The protagonist Frank Money nurtures too much grief and self-pity.  “In Frank Money’s empty space real money glittered” (84). He is truly not “some enthusiastic hero” (84).  When the language of the novel is not laughing at the reader, it is sweating the reader.  It invites hostility and displeasure.  In other words, reading Home requires admitting the validity of a remark made by Joan Zhang, a Chinese graduate student, about Alice Walker’s The Color Purple: “. . . it is only through removing the mask of ‘the feminine mystique’ that female blacks can achieve their growth; it is only after female blacks’ growth that male black’s growth becomes possible; it is only with the growth on both sides that males and females can live harmoniously, which is the essence of Walker’s ‘womanism’ .“ 

We should have respect for Morrison’s achievements.  Scholars are obligated by literary history to read her writingsall of them.  But scholars, like casual readers, do not have to like all of her work. They are free not to tarry in the new “home” she has constructed.

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Learning and Teaching: The Core of Cultural Exchanges

 

It is relatively easy to present lectures in China, especially if one maximizes the conversational mode.  Speak plainly.  Explain fully.  Avoid jargon and convoluted sentences. For a foreigner, teaching in China can be a remarkable challenge.

During the eight weeks of teaching twentieth-century American literature to graduate students, I had to modify my style of teaching.  In America, many graduate students delight in being vocal, in displaying their opinions, and in provoking their teachers.  Engagement with the instructor is commonplace.  In China, most graduate students are disarmingly respectful and silent.  Yes, they will ask questions after a class session, but they are very content to listen carefully and take notes.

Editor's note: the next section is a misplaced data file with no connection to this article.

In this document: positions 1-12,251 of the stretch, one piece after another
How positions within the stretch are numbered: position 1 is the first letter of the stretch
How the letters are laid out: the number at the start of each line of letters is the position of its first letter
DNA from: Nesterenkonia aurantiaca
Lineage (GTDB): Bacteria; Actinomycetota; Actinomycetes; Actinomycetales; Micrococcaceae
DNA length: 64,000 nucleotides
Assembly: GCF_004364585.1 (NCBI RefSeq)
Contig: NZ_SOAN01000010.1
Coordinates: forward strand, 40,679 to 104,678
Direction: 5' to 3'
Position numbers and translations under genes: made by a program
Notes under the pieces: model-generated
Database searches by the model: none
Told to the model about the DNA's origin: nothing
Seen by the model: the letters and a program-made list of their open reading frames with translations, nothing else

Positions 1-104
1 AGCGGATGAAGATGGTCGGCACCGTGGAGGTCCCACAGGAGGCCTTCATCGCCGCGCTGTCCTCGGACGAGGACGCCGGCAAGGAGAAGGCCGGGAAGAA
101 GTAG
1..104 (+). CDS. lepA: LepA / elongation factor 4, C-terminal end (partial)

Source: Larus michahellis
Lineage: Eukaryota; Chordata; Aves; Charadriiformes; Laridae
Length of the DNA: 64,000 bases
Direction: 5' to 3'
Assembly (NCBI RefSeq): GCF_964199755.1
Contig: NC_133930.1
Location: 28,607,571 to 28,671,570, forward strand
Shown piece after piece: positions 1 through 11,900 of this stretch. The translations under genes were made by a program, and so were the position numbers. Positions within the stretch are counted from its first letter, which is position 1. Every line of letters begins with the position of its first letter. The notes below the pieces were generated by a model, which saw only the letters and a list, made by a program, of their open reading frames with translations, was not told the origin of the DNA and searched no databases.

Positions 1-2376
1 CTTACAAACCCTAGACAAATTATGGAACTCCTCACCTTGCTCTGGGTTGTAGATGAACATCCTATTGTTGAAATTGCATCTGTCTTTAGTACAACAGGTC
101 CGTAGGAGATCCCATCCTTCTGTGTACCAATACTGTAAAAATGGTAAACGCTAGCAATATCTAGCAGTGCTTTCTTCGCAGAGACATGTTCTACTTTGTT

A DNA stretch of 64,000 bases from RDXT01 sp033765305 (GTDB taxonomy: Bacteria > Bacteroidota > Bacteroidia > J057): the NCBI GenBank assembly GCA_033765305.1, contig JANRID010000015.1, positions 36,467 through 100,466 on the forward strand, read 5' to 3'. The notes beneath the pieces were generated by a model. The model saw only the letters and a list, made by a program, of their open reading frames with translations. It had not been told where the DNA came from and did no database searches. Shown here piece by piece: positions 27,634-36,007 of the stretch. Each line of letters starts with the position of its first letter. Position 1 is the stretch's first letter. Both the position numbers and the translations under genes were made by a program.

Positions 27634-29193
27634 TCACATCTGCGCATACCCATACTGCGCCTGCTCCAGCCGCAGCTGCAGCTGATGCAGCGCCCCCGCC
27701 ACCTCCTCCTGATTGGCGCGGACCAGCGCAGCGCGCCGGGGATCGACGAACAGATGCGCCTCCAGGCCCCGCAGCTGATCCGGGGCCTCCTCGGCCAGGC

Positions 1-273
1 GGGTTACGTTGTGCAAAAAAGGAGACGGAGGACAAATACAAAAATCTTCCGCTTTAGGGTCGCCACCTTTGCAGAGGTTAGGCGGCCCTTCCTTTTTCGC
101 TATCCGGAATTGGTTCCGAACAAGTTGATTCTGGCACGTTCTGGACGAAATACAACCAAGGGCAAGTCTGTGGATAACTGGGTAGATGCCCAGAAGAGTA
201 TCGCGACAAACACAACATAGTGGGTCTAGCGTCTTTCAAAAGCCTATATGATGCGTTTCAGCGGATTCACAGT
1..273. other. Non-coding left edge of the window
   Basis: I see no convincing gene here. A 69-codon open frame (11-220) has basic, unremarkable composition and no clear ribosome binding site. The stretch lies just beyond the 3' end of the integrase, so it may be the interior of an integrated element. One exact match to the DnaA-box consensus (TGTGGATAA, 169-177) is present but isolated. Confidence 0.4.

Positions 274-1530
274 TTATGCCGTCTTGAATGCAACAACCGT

The professor’s authority is beyond challenge.  Such behavior is ideal if the professor thinks a lecture is the best way to impart knowledge. My teaching style is discussion-driven, because I do not want to be the only voice in the room.  I need to know if students are confused by some of my statements.  I need evidence that my students are thinking critically about the subject matter.  Are they resisting propositions about various pieces of literature? I found the absence of rich conversational exchange to be annoying.  I was forced to lecture.

I discovered the traditional method of Chinese teaching can have good results.  My students were required to submit a 4-5 page essay on Joyce Carol Oates’ story “Where Are You Going, Where Have You Been?” on June 29.  To increase the probability that students would make the best use of the work they do in their concentrationsliterature, linguistics, or translationI gave them three options.